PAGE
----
I hate the Queen's Speech. I don't specifically mean this week's one, although it was a pretty flimsy, cowardly, empty calling card of a thing.
It's the whole concept I dislike. For a start, there's the flummery – all diamonds and no knickers. Granted, there's a certain amount of comedy value with Ken Clarke walking backwards dressed up as an 18th-century Whig (in a powdered periwig), and a little bit of red and gold brocaded pageantry never did anyone any harm. But the ceremonial is all out of kilter with reality.
Black Rod comes to the Commons to "demand" that we attend Her Majesty in the Lords with a peremptoriness that would make anyone think that the House of Lords is the primary chamber. Yes, we slam the door in his face, but the rudeness is returned in kind when we traipse down to the other end of the building. Barely half of us can get in through the door, we stand while their lords and ladyships (and a random sparkling of tiaraed wives of hereditary peers) sit, and Her Majesty starts off long before we get there, so we miss half of it.
But the bigger problem is that this ossified ceremony is nothing but a great big lie. I helped draft the speech a few years ago and was told in no uncertain terms that the Queen would not be using some of the language I had suggested, but broadly speaking it's not her speech at all. More important, it pretends that government is all about legislating, and while all MPs have their private list of tweaks to the law that they would like to bring in, in all honesty we legislate too much. Moreover, boosting and recalibrating the economy, bringing fairness to bear on the Budget and restructuring public expenditure so that it meets the needs of the whole of the country barely get a look-in.
So I would end this ludicrous annual charade, have the monarch attend just once a Parliament and replace the Queen's Speech with an annual State of the Union debate. To top it all, we should give all MPs an equal right to table legislation and get it considered, rather than grant this exclusive right to ministers of the crown. In theory, the Government is committed to this last element and will be handing the parliamentary timetable over to a House Business Committee by next May. So maybe this will have been the last Queen's Speech.
Sometimes, you just have to borrow
Question Time is the biggest gig in politics. MPs will traverse the country to be booed, heckled and abused on the show because it gets the biggest political audience of the week. This week it was my turn to wave the Labour flag, and Caroline Spelman was on for the Tories. She is, as my great aunt would have said, "an awfully nice woman, really", (there was always a slight sting in the "really"), but the moment it came to talking about the economy, Caroline was off with a Thatcher-style lecture about thrift.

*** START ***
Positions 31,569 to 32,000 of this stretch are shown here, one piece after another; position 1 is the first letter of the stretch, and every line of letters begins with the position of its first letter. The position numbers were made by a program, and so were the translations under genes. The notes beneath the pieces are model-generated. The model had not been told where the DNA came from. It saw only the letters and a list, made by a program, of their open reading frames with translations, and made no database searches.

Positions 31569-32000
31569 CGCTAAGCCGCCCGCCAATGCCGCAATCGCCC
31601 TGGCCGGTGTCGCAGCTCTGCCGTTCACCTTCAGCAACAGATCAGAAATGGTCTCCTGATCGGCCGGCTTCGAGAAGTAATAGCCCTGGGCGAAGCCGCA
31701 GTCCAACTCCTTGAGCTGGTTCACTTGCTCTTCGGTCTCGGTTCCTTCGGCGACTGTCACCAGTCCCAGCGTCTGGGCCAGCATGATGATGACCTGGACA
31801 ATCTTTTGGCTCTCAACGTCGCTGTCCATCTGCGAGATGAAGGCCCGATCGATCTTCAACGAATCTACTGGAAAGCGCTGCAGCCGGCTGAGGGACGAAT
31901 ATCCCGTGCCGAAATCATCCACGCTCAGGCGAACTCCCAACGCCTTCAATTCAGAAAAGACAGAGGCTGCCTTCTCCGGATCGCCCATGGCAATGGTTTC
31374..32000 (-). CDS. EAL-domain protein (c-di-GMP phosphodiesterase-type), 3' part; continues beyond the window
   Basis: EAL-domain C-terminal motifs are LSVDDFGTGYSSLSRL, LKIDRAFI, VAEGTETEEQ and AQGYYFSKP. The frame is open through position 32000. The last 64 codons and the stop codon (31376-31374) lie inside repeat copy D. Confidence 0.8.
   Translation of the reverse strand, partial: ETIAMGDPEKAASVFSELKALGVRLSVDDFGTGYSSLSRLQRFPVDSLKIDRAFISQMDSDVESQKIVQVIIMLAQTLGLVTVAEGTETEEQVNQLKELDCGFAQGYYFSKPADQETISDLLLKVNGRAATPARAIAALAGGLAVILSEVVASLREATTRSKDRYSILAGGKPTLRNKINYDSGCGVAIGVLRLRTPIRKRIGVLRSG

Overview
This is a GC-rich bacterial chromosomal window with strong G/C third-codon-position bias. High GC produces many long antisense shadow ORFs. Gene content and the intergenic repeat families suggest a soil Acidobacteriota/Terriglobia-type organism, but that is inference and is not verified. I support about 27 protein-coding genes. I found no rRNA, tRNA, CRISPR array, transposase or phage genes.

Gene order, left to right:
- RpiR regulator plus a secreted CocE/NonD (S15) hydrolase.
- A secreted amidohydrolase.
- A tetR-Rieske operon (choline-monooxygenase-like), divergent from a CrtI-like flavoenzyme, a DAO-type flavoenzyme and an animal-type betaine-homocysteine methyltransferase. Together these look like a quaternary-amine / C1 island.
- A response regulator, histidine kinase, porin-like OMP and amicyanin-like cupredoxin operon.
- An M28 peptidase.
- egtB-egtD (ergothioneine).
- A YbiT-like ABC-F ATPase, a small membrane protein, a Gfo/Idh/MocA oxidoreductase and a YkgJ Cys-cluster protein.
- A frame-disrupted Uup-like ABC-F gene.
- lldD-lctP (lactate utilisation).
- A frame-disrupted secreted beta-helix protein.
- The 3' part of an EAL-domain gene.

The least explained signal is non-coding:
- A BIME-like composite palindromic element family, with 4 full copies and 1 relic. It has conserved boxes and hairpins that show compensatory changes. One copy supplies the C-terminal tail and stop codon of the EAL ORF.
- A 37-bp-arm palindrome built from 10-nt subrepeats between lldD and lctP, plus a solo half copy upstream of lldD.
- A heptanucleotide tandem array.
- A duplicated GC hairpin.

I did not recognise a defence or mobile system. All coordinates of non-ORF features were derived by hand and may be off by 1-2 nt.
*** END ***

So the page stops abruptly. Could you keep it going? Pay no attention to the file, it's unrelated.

Now thrift is undoubtedly a virtue. The ability to eke out sparse resources has saved many a family from financial perdition. Family-hold-back rules when there's a guest at the dinner table and not quite enough to go round have likewise. And taking special care because you know you can't afford a new pair of shoes or a shirt is a standard part of many people's financial battle to remain afloat. It's one of the reasons that pay-as-you-go mobile phones are so popular and why in some countries people prefer to buy individual sachets of shampoo one at a time, even though, in the end, it might prove more expensive.
But the way Tory ministers (especially, seemingly, the extremely wealthy ones) cast these debates you would think they actually know what it is really to tighten their own belts. By which I don't mean deciding to do the weekly shop at Aldi rather than the Food Hall at Harrods. Because just sometimes, even when finances are really tight, you have to borrow. Take any of the thousands of my constituents who cannot get to work without a car, as public transport routes and timetables simply cannot get them there. For them a car is not a luxury, it's an essential. So are they wrong to take out a loan if the car breaks down?
Me, Rebekah, and Ross
Rebekah Brooks stated yesterday that she could not recall saying to me at the Labour conference in 2004, "It's after dark, shouldn't you be out on Clapham Common by now?" She also asserted that her then husband, Ross Kemp, had not told her, "shut up you homophobic cow", even though it was witnessed by two other journalists. She knew the question was coming as it was in my written evidence, so I can only assume that she either persuaded herself that she believed what she knew in her heart of hearts to be untrue or she was quite happy to perjure herself.
Should we forgive and forget, Mitt?
You may have caught up with the hideous story about Mitt Romney's school days. It seems he not only taunted a younger schoolmate, called John Lauber, who had the effrontery to bleach his hair and refuse to conform to the straight strictures of their very preppy school, but once Romney even gathered a posse of like-minded bullies to pin Lauber to the floor whilst Romney chopped away at his offending hair with a pair of scissors.
No surprise there, then. Boys can be hideously brutal. Those who flout convention get the rough end of the stick. And today's social media have found new ways of bullying. But some have suggested that what Romney did as a schoolboy nearly 50 years ago shouldn't colour voters' esteem. I doubt there is a single adult whose childhood bears too much scrutiny, but Romney was 18 when this happened and when recently quizzed about the story, he laughed. Surely one Flashman is enough?
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